rs-pose- A basic pose retrieval example
rs-pose-predict- Demonstrates pose prediction using current system time and the callback API
rs-capture- 2D Visualization.
rs-enumerate-devices- list the IMU and tracking profiles (FPS rates and formats).
rs-data-collect- Store and serialize IMU and Tracking (pose) data in Excel-friendly
csvformat. The tool uses low-level sensor API to minimize software-imposed latencies. Useful for performance profiling.
- Test pyrealsense2 python wrapper:
The SDK provides a python wrapper named
pyrealsense2, which is an essential part for one of our future work. The compiled library is located in the build folder:
- Update the
PYTHONPATHenvironment variable to add the path to the pyrealsense library:
- Alternatively, copy the build output (
~/librealsense/build/) next to your script.
- The basic examples provided by Intel can be found in the folder
~/librealsense/wrappers/python/example. Run with
export PYTHONPATH=$PYTHONPATH:/usr/local/lib cd ~/librealsense/wrappers/python/example python3 t265_example.py
You should see a stream of data coming from the T265.
If you intend to use the T265 with ROS, you should install realsense-ros after librealsense. Note that the version of realsense-ros need to match the version of librealsense releases, so every time you update ros/lib, the other should be updated as well.
The installation steps are straightforward and you can follow the instruction on the official repo here.
- Usage on the RPi
Since RPi cannot handle image streams, you should not open any image viewer on
rqt_image_view. The system may crash on launch.
On RPi: start the camera node with
roslaunch realsense2_camera rs_t265.launch. This will stream all camera sensors and publish on the appropriate ROS topics.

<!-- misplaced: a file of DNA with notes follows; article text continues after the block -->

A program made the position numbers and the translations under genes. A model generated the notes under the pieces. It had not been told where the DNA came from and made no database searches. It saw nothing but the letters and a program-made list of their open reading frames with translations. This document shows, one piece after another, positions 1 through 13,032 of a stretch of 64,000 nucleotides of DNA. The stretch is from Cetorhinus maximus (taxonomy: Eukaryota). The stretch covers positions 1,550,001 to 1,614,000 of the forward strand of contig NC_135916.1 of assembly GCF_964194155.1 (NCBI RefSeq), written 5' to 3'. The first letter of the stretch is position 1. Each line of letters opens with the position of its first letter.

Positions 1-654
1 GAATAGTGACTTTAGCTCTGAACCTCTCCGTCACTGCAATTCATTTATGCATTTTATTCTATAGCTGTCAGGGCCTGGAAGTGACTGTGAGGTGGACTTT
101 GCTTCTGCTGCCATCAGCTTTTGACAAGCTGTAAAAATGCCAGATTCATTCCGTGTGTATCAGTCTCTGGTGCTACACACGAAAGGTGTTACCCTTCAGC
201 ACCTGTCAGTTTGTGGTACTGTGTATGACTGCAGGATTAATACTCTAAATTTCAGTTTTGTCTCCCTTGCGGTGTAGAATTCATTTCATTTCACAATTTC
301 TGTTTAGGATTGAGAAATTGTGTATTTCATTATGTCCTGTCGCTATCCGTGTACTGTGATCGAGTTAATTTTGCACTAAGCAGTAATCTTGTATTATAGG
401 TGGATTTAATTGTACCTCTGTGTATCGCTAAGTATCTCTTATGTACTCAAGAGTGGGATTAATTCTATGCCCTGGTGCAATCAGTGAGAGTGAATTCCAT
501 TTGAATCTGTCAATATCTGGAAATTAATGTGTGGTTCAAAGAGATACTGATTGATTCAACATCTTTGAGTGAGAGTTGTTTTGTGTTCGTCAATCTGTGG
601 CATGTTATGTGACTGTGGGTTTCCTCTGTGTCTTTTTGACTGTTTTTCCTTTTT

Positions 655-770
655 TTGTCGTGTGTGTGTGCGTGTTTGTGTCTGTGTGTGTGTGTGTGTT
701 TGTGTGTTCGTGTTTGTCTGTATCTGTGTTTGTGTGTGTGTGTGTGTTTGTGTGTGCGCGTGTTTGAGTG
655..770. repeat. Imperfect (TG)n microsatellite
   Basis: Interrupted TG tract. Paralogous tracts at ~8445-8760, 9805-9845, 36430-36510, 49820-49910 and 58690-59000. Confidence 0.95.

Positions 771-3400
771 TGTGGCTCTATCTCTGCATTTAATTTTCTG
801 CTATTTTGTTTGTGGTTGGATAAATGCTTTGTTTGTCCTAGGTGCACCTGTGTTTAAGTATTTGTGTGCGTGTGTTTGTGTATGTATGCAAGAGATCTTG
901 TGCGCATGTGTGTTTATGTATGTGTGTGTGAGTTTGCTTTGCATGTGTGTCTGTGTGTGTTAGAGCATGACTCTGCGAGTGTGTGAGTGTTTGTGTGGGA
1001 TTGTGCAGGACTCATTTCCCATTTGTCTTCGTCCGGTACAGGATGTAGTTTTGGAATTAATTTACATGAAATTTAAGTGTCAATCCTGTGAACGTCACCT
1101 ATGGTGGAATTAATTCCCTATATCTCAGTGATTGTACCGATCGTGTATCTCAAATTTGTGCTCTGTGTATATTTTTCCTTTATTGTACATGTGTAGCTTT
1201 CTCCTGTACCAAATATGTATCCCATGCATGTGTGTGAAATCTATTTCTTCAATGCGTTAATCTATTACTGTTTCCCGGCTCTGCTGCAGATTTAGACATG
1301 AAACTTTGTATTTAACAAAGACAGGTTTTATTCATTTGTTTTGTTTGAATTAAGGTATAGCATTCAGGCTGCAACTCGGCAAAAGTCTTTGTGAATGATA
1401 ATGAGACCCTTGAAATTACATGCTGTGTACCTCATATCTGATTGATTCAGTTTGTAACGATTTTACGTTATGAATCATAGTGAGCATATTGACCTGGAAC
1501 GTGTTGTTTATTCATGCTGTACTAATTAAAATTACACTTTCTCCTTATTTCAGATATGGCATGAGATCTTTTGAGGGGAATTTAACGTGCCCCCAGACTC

/camera/odom/sample /camera/accel/sample /camera/gyro/sample /camera/fisheye1/image_raw (not viewable on RPi) /camera/fisheye2/image_raw (not viewable on RPi)
- If RPi is not connected to a display, view the data on PC with Linux Ubuntu:
export ROS_MATER_URI=http://<rpi-ip>:11311 && rviz
- You can now view the
rviz. Move the camera around and verify that the camera is indeed tracking its trajectory.
- In another terminal on RPi:
topto view current CPU usage.
Done. Can we start flying now?
Not quite. There are a few more steps that needed to be done:
- Install MAVROS
- Connect RPi to ArduPilot with MAVROS
- Convert the coordinates system of the T265 to MAVROS’ convention.
- Convert the data topic from T265 (we will use
/tf, but you can also use
- Limit the publishing rate of pose data, from 200Hz to something slower, i.e. 30Hz.
Step 1 and 2 are straighforward and you can follow the wiki link to complete. Step 3, 4 and 5 will need more than a little explaination, and will be dicussed in the next blog.
Why do we need these extra steps?
Step 3, 4 is necessary since we are working with ROS, hence data topic and frame coordinates need to match between nodes (in this case,
realsense-ros node and
Why do we need to limit the T265 data rate in step 5? As it turns out, the 200Hz data stream from the T265 is too fast for the FCU, especially the older hardware versions, to handle. In my experiment with
fmuv2 hardware, the moment you start sending pose data at 200 times per second, the FCU will be flooded and “freezed”, as no more data coming to telem channel. Slowing down the pose data is necessary. Furthermore, we don’t really need 200Hz of data. 10-15Hz localization data is the bare minimum threshold that is required for testing, and 30Hz should be more than enough for most cases (relative to how fast the vehicle is moving).
To elaborate on that last step, if you have worked with VIO/VI-SLAM algorithms before, you would know that there is always a trade-off between accuracy and efficiency that you have to tune for your specific use case. That is to say, unless you put an Intel NUC i7 CPU onboard the UAV, anything less and you will have to tweak the parameters related to computational cost to get borderline usable data (10-15Hz), at the expense of less accurate localization. With the T265, we got the opposite problem: accurate data can be obtained using the one of the most DIY-friendly and cheapest platform out there, the Raspberry Pi 3B, and even then it is still too fast. As @ppoirier put it, what we have here is “a beautiful problem”.
Conclusion and next steps
Next time, we will take a deeper look at the above-mentioned extra steps, why we need to convert the frames between
MAVROS and what would happen if we don’t, and of course, start flying (after some successful ground test, that is).